To further compare the degradation behavior of E1 and E2 at varied temperatures, the degradation rate constants of E1 and E2 spiked into relative reactors were derived by assuming a first-order reaction as described below


where C is the concentration (μg/ L), t is the time (h) and k is the apparent first-order degradation rate constant (/h). k was approximated by fitting the experimental plots, versus t, with the following rewritten linear format


C0 is the initial concentration of targeted compound involved directly in the assumed first-order rate reactions. To prove the assumption that the decrease in concentrations of E1 and E2 in the presence of biofilms followed the first-order rate reaction, the concentrations calculated based on the first-order rate constants (from Run 3 and Run 8) were plotted against time in Figure 3. Clear visible was that the calculated and observed data fitted well with high correlation coefficient (from R2 = 0.588 - 0.994), as shown in Table 4. Based on the estimated k value (data was not shown) and corresponding VSS levels, the biomass-based average degradation rate constants kVSS from all experiment runs, which were described in the form of rate per g/L of VSS, were further determined as shown in Table 4. A trend of increase in the kVSS with increasing temperature was revealed for both E1 and E2. For example, when only E1 spiked into reactor with biofilms from column BAC-4, the kVSS value increased from 0.431 to 0.877 (h–1/g/L) when temperature was changed from 5˚C to 35˚C. As compared to the kVSS values of E1, which was ranged from 0.430 to 1.196 (h–1/g/L) over the temperature of 5˚C - 35˚C observed from Run 9 - 14, the kVSS value of E2 was in the range of 0.437 to 3.900 (h–1/g/L) obtained from Run 1-6. These comparison results provided evidence that degradation of E2 exhibited a higher rate than the degradation of E1.Similar results were reported in a study [3] concerning the behavior and occurrence of estrogens in municipal STP. Average kVSS values of runs operated at the same temperature were calculated and the differences between degradation rates of E1 and E2 by biofilms at different temperatures were revealed in Figure 4. It was clear that under all temperature conditions the average kVSS value of E2 was higher than that of E1. For both E1 and E2, no significant difference was obtained for average kVSS value between 5˚C and 20˚C or 20˚C and 35˚C (p > 0.05). However, significant different of those value between 5˚C and 35˚C was obtained (E1: p < 0.02, E2: p < 0.03).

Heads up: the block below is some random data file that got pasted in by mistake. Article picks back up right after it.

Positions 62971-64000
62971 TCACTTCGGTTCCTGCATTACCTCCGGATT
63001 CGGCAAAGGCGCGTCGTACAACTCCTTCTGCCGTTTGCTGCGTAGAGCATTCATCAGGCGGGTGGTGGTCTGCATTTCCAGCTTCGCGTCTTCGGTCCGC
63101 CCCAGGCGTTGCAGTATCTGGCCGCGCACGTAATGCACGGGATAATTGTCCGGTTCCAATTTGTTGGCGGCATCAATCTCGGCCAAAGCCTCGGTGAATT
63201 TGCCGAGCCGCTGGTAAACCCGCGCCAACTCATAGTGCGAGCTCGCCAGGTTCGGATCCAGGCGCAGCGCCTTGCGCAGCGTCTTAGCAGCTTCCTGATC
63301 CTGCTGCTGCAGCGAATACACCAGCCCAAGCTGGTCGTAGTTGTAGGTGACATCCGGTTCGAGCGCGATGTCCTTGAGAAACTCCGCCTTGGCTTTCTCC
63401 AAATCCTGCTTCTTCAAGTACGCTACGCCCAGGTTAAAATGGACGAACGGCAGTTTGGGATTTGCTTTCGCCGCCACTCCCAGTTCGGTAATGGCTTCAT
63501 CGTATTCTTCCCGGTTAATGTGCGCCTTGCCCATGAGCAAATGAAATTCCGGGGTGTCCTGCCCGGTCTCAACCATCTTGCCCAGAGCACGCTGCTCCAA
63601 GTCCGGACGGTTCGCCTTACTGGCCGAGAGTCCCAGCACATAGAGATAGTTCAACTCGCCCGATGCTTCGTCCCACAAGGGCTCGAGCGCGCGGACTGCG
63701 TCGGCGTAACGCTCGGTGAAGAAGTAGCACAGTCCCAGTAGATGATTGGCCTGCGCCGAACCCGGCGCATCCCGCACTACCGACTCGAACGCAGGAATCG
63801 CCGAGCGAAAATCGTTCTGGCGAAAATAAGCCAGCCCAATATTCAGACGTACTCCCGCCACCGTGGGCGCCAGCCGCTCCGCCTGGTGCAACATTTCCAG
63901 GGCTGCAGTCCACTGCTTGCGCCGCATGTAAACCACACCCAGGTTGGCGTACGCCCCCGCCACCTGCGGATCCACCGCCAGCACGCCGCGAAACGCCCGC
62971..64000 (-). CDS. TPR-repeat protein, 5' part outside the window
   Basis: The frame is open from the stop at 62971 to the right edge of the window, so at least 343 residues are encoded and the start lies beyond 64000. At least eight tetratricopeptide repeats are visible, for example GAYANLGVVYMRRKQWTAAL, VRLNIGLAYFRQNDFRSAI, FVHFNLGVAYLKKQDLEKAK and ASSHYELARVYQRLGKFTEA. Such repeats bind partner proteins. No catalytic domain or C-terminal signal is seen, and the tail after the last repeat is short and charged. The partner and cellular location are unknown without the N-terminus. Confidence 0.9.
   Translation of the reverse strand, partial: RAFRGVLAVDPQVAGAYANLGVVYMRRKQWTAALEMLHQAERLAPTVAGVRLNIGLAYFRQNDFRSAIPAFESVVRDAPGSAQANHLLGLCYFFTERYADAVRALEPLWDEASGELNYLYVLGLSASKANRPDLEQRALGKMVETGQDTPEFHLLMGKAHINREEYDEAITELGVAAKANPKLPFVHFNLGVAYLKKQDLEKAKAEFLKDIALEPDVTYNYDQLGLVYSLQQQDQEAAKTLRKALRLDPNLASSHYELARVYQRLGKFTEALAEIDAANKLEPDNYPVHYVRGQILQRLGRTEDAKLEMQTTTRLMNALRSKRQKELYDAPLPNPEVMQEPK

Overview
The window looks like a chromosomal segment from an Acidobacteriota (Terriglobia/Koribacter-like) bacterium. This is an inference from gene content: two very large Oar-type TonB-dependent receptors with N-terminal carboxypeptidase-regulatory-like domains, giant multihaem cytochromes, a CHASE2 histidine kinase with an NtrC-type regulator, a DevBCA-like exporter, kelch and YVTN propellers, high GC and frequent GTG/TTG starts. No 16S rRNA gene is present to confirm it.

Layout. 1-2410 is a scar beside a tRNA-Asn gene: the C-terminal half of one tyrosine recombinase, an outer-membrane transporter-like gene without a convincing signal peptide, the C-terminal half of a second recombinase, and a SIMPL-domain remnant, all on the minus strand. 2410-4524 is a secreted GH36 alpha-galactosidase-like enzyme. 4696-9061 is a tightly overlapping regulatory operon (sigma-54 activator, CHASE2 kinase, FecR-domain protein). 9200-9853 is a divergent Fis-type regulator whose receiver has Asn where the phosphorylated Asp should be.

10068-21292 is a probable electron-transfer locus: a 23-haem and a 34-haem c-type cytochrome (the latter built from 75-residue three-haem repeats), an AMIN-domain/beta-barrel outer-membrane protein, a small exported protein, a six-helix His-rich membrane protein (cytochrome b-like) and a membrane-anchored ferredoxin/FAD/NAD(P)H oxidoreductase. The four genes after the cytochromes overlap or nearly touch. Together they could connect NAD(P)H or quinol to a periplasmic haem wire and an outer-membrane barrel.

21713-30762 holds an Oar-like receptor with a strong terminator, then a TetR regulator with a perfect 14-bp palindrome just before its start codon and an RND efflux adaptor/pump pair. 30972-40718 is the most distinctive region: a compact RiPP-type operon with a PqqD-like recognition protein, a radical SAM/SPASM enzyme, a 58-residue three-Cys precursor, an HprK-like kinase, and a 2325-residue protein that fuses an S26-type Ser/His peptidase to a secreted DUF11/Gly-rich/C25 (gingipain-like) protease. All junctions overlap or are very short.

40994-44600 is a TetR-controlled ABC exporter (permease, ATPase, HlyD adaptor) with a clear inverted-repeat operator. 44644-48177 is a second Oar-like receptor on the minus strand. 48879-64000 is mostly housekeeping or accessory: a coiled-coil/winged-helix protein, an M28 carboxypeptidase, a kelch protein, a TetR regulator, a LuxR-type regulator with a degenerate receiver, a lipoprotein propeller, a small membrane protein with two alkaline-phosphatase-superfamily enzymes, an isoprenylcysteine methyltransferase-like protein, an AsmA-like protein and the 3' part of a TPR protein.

Figure 5 shows the microbial density of biofilms from BAC columns. It can be seen that for both general and heterotrophic bacteria, the bacteria number of biofilms obtained from BAC-3 and BAC-4 (packed with activated carbon having particle size ranging from 1.0 - 1.19 mm) were higher than those from BAC-1 and BAC-2 (packed with activated carbon having particle size ranging from

Figure 3. Description of batch degradation of E2 by the first-order reaction.

0.5 - 0.59 mm). It is probably because of the different activated carbon surface area between BAC-3 and BAC-1 or BAC-4 and BAC-2, surface area of large-size activated carbons in BAC-3 and BAC-4 was smaller than that of small-size ones in BAC-1 and BAC-2, biofilms formed on the surface of larger-size activated carbon was thicker than that formed on the surface of small-size ones, and more living bacteria could colonize in the thicker biofilms. On the contrary, the difference in the bacteria number among the biofilms from BAC columns with different bed depths was not significantly observed. Note that the higher microbial density did not correlate with higher biomass-based degradation rate constants kVSS (Table 5), suggesting that the number of estrogen-de-

Figure 4. Comparison of average biomass-based degradation rate constants from runs at same temperatures.

Figure 5. Microbial density of biofilms from BAC columns.

Table 4. The biomass-based degradation rate constants estimated for all experimental runs at different temperatures.

Table 5. Comparison of degradation rate constants of this study with previous studies.

grading bacteria was not proportional to those of general and heterotrophic bacteria existing in biofilms.